Featuring three original and 14 classic essays, this volume examines literary representations of women in Arthuriana and how women artists have viewed them. The essays discuss the female characters in Arthurian legend, medieval and modern readers of the legend, modern critics and the modern women writers who have recast the Arthurian inheritance, and finally women visual artists who have used the material of the Arthurian story. All the essays concentrate interpretation on a female creator and the work. This collection contains a useful bibliography of material devoted to female characters in Arthurian literature.
Author: Elizabeth Archibald
Publisher: Cambridge University Press
Release Date: 2009-09-10
Genre: Literary Criticism
For more than a thousand years, the adventures of King Arthur and his Knights of the Round Table have been retold across Europe. They have inspired some of the most important works of European literature, particularly in the medieval period: the romances of Chrétien de Troyes, Wolfram von Eschenbach's Parzival, Sir Gawain and the Green Knight and Malory's Le Morte d'Arthur. In the nineteenth century, interest in the Arthurian legend revived with Tennyson, Wagner and Twain. This Companion outlines the evolution of the legend from the earliest documentary sources to Spamalot, and analyses how some of the major motifs of the legend have been passed down in both medieval and modern texts. With a map of Arthur's Britain, a chronology of key texts and a guide to further reading, this volume itself will contribute to the continuing fascination with the King and his many legends.
This book is the first systematic study in decades of Malory’s development of his characters in the Morte Darthur. Focusing on sixteen key figures in the most important medieval English treatment of the Arthurian saga, it examines Malory’s thematic characterization of individual rulers, knights, and ladies in keeping with the twin trajectories of his history of the Round Table and fifteenth-century English history. Looking at how Malory develops his characters as exemplars of kingship, knighthood, and womanhood, the book traces the medieval author’s exploration of the values constituting chivalry as embodied in individual characters, a process that enabled him to formulate a vision of those values for his own troubled period of the Wars of the Roses. This book further explores the contribution Malory’s art of characterization makes to the literary and aesthetic power of the Morte Darthur. Each chapter’s focus on individual characters makes the book not only an integrated thematic overview, but also a useful reference for focused study of particular Arthurian figures. As such, the book is designed to meet the interests and needs of both professional scholars and students of Arthurian and medieval literature.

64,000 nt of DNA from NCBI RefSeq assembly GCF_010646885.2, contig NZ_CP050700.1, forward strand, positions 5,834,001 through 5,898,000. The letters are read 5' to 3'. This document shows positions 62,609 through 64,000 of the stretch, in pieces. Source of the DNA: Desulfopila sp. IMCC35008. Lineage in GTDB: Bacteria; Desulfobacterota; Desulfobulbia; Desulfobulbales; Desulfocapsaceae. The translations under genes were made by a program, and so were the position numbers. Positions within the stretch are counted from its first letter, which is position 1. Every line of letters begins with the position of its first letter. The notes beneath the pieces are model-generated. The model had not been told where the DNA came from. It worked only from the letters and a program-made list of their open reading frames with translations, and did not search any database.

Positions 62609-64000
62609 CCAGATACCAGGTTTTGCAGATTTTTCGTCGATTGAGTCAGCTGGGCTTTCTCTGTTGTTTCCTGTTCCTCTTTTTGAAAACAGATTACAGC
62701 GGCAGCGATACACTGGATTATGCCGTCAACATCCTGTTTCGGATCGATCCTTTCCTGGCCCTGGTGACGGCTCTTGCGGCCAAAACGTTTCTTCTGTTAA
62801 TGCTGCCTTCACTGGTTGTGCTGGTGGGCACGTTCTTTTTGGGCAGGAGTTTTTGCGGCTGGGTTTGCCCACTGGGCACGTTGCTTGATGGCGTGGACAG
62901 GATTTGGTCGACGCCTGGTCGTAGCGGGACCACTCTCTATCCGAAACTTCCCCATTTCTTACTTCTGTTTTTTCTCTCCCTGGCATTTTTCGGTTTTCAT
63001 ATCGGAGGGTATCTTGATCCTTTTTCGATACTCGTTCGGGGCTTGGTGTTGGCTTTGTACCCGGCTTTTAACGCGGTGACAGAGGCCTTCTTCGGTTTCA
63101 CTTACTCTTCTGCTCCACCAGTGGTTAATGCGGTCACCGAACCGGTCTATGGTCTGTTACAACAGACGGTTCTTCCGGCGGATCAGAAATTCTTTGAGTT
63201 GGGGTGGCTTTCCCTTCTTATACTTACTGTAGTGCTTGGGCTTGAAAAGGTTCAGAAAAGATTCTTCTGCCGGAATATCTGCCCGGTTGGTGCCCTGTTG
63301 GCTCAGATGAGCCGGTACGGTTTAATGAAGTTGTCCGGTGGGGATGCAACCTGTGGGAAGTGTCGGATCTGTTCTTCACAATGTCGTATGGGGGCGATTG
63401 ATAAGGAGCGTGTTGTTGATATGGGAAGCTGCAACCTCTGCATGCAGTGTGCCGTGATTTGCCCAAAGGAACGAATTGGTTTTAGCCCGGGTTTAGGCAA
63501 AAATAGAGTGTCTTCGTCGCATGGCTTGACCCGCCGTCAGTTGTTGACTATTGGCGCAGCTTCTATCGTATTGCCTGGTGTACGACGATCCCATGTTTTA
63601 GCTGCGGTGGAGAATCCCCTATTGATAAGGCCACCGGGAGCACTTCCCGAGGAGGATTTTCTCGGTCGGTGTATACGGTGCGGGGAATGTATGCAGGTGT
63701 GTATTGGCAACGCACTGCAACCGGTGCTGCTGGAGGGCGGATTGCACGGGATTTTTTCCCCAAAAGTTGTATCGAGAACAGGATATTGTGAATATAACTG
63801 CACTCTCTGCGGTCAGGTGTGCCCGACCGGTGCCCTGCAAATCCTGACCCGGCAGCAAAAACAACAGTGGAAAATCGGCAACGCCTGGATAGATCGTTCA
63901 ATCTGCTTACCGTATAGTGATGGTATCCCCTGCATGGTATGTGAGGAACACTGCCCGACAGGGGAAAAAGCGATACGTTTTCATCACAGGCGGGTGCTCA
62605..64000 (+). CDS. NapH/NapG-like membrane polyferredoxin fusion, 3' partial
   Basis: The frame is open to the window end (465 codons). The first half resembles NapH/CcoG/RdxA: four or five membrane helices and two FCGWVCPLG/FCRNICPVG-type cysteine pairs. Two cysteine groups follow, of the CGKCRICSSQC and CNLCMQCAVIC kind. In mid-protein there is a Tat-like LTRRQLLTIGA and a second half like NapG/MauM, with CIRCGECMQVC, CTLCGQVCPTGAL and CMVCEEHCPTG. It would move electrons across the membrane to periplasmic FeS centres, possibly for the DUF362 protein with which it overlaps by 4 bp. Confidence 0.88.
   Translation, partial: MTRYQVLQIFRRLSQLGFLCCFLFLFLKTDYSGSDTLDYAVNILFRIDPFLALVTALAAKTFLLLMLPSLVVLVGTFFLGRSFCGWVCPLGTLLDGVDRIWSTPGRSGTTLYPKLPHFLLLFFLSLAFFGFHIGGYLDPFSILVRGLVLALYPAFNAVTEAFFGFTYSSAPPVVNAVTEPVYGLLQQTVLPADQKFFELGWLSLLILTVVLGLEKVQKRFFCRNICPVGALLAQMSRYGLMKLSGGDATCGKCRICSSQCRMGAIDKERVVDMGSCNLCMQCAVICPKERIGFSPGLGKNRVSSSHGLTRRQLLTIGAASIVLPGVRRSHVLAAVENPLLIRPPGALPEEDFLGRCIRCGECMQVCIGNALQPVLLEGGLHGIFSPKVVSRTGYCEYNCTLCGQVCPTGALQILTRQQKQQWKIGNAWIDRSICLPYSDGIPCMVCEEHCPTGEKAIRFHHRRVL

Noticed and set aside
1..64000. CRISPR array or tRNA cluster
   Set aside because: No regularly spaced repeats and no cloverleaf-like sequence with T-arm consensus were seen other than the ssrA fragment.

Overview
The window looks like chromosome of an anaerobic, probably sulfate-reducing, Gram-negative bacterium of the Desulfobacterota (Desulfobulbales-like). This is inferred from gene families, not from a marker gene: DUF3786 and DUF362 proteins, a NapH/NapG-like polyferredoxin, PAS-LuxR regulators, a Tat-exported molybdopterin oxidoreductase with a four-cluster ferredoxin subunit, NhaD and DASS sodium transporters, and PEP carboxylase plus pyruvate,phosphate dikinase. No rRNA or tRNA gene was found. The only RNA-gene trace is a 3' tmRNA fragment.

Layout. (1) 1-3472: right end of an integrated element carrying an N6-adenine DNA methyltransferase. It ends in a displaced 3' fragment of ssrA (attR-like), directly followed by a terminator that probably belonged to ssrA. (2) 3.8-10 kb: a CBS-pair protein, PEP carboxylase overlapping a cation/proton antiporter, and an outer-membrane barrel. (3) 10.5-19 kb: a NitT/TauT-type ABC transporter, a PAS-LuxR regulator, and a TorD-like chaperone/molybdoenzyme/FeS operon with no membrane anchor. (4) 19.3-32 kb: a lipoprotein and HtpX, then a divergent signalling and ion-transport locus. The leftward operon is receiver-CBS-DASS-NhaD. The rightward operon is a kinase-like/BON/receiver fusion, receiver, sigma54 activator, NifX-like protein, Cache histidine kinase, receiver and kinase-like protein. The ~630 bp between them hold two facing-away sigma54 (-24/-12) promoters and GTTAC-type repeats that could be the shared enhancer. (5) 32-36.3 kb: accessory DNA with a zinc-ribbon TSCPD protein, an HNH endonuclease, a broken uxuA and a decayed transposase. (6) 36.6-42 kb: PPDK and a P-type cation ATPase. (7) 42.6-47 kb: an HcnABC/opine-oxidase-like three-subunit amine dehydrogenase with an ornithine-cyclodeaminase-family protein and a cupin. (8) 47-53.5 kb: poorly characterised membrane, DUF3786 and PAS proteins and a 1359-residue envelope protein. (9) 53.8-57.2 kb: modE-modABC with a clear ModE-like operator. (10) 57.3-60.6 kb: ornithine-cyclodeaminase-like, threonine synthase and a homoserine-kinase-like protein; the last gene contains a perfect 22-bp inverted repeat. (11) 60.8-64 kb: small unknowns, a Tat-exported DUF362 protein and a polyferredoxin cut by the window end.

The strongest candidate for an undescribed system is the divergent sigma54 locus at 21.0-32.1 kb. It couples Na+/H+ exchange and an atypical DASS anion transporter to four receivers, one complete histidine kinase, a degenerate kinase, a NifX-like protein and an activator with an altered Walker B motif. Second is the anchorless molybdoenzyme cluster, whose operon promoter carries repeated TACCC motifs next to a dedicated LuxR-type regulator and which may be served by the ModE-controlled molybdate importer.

Offering a new reading of Malory’s famed text, Le Morte Darthur, this book provides the first full-length survey of the alterations Malory made to female characters in his source texts. Through detailed comparisons with both Old French and Middle English material, Siobhán M. Wyatt discusses how Malory radically altered his French and English source texts to create a gendered pattern in the reliability of speech, depicting female discourse as valuable and truthful. Malory’s authorial crafting indicates his preference for a certain “type” of female character: self-governing, opinionated, and strong. Simultaneously, the portrayal of this very readable “type” yields characterization. While late medieval court records indicate an increasingly negative attitude towards female speech and a tendency to punish vociferous women as “scolds,” Malory makes the words of chiding damsels constructive. While his contemporary writers suppress the powers of magical women, Malory empowers his enchantress characters; while the authors of his French source texts accentuate Guinevere’s flaws, Malory portrays her with sympathy.
This volume focuses on women's literary history in Britain between 700 and 1500. It brings to the fore a wide range of women's literary activity undertaken in Latin, Welsh and Anglo-Norman alongside that of the English vernacular, demanding a rethinking of the traditions of literary history, and ultimately the concept of 'writing' itself.
A substantial introduction traces the Tristan and Isolde legend from the twelfth century to the present, emphasizing literary versions, but also surveying the legend's sources and its appearance in the visual arts, music and film. The nineteen essays are a mix of new, new English, revised, and 'classic'. It contains an extensive bibliography.